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Stigma driving epidemic underground

[Lesotho] This thatch building in the capital Maseru represents the national symbol of Lesotho, the Basotho hat.
The tiny mountain kingdom has one of the world's highest HIV infection rates (IRIN)

Lesotho has one of the highest HIV/AIDS prevalence rates in Southern Africa, yet stigma and discrimination have driven the epidemic underground.

"For many Basotho, it is still another person's problem, not their own. Many are still in denial and would rather suffer in silence," Lesotho Red Cross HIV/AIDS Coordinator Molooane Ramakhula, told PlusNews.

With an estimated HIV prevalence rate of 31 percent coupled with acute food shortages, the tiny kingdom of 2 million inhabitants can no longer ignore the disease.

"Lesotho is like one big family, people are reluctant to get tested because others will find out. And then family members will pressure them to keep quiet if they are positive," Ingo Seifert founder of AIDS NGO, Positive Action, told PlusNews.

Inadequate support structures had also contributed to the silence on HIV/AIDS. Lesotho was the only country in the region without a network of groups of people living with HIV/AIDS (PWA), he said.

"There are only 2 groups for people living with HIV/AIDS (PWA) in [the capital] Maseru. So far about 30 people countrywide have publicly disclosed their status. Even then, very few are talking openly about AIDS," Seifert noted.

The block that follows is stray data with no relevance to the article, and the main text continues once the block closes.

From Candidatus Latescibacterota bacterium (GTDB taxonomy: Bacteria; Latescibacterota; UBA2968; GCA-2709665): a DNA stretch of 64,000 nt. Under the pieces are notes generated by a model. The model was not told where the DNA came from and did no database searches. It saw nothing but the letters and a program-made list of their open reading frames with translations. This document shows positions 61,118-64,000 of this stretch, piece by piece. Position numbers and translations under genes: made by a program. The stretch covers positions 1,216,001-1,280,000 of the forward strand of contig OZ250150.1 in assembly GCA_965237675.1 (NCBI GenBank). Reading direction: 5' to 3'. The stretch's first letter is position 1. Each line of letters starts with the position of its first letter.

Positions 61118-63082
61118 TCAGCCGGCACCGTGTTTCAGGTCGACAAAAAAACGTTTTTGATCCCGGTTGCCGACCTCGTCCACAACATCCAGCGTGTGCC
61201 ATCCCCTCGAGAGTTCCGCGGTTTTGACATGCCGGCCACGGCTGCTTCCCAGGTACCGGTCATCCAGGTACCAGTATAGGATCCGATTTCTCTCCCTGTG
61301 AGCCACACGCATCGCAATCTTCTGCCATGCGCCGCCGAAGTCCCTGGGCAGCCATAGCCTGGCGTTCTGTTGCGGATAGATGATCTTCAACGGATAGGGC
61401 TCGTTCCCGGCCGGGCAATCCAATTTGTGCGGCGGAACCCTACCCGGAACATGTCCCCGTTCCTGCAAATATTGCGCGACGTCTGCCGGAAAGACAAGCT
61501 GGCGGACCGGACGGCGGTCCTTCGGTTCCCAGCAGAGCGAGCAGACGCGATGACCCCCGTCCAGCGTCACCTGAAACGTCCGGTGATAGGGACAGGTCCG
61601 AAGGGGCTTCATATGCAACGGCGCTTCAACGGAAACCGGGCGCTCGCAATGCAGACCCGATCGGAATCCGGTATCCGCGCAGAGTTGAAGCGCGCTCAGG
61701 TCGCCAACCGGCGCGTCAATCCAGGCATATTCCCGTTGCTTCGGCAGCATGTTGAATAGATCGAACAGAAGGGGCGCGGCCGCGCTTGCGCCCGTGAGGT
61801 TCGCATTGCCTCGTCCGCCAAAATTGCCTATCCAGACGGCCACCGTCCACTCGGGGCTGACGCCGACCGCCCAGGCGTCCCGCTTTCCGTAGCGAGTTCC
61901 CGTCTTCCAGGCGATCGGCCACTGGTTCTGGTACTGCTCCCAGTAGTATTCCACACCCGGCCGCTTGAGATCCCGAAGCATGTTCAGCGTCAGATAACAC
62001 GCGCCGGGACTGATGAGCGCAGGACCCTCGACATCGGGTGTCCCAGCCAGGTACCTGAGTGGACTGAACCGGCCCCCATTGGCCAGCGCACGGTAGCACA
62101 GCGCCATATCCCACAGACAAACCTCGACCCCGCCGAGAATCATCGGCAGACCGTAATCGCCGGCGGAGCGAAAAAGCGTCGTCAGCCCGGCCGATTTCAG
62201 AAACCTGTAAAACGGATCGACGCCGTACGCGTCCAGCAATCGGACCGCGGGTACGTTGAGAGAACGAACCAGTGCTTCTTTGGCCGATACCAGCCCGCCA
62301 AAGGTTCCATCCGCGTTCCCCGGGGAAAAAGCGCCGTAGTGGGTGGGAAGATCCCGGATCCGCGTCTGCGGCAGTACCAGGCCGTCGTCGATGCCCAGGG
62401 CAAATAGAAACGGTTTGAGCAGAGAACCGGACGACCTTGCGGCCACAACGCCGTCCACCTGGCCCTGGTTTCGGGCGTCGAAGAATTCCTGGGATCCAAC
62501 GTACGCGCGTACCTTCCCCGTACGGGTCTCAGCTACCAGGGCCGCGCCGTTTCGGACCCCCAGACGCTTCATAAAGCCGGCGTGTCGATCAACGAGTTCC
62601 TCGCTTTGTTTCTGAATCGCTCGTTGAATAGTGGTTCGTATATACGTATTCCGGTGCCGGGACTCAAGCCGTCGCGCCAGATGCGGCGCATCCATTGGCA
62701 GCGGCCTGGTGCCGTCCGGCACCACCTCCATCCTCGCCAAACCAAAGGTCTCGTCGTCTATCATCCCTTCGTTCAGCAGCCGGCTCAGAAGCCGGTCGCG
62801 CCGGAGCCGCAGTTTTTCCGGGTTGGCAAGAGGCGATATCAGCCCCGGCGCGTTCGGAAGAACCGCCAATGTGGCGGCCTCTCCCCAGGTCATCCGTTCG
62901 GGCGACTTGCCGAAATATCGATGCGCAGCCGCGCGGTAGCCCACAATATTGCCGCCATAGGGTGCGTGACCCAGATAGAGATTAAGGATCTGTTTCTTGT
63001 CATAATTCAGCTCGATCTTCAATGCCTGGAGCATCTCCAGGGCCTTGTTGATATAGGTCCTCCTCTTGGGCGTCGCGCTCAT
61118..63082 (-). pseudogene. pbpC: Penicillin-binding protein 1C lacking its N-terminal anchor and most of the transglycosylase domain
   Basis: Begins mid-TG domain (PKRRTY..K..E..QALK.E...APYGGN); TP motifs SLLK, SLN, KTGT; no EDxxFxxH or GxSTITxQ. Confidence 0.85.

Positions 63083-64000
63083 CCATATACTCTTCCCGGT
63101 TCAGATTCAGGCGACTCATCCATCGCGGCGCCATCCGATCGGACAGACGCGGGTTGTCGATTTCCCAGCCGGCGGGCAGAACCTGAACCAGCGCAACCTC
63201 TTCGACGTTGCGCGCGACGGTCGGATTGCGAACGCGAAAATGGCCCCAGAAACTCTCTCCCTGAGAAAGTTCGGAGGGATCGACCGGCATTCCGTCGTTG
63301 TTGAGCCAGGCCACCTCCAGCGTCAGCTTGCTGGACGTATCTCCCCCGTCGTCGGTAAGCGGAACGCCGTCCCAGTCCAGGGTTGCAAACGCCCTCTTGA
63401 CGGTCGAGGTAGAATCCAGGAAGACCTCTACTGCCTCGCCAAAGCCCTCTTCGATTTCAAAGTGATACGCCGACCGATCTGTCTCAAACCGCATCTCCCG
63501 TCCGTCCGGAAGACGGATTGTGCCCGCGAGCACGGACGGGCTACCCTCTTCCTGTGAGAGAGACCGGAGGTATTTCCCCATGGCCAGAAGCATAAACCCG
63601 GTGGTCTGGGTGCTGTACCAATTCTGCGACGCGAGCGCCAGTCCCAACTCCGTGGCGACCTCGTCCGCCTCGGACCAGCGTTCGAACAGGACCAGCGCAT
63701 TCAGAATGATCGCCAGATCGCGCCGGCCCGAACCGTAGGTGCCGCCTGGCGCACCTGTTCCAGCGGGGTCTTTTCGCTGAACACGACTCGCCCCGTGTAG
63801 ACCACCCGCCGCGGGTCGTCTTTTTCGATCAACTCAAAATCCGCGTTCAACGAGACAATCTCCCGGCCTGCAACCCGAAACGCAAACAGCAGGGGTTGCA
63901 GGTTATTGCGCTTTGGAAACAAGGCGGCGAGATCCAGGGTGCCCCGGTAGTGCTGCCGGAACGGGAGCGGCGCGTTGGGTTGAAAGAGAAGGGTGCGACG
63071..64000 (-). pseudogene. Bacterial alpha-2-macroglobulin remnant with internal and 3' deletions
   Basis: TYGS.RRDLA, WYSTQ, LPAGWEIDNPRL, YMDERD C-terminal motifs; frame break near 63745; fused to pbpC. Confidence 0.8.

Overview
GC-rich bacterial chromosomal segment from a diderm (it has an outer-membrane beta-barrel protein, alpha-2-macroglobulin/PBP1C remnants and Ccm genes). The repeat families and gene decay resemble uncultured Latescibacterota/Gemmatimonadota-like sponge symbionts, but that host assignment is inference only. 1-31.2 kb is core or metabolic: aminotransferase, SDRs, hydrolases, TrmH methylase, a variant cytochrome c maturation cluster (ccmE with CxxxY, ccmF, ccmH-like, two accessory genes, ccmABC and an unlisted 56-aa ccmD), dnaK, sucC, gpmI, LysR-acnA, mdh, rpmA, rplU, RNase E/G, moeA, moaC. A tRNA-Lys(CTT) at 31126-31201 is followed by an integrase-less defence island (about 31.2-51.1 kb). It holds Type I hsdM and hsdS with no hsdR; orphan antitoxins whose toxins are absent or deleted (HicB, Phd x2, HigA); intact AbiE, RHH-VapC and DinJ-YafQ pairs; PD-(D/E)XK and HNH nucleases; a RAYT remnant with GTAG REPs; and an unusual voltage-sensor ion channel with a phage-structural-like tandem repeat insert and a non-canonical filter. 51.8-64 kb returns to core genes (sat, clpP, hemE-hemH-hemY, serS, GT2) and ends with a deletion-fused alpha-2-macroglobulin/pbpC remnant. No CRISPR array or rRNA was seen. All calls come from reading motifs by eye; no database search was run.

Hospitals and health workers were also part of the problem. "They don't want to look after you because they say it's a waste of money, you are going to die after all. They don't even call AIDS by name they refer to it as ID [Immune Deficiency]," he added.

Support structures put in place by the Ministry of Social Welfare were "very weak", as HIV/AIDS was still a "relatively new thing altogether", Ramakhula noted.

Prevention campaigns had created higher levels of awareness but there were not enough messages about what to do when HIV-positive.

Ramakhula said: "We need to move away from negative messages and show people that you can live positively with HIV/AIDS."

While Seifert added that "there's been a lot of lip service and talking for the sake of talking. All the different messages are confusing people."

There was an absence of an effective communication strategy, as prevention campaigns were only just taking off in the country, he noted.

But authorities in the Mokhotlong district have established a local task force to address the problem. Last week, an HIV-positive woman disclosed her status at a public gathering in the area.

"People were shocked, but we are making progress. If communities can see more people coming forward and being accepted, this will hopefully trickle down to them," Phole Mphobole, a member of the task force, told PlusNews.

This article was produced by IRIN News while it was part of the United Nations Office for the Coordination of Humanitarian Affairs. Please send queries on copyright or liability to the UN. For more information: https://shop.un.org/rights-permissions

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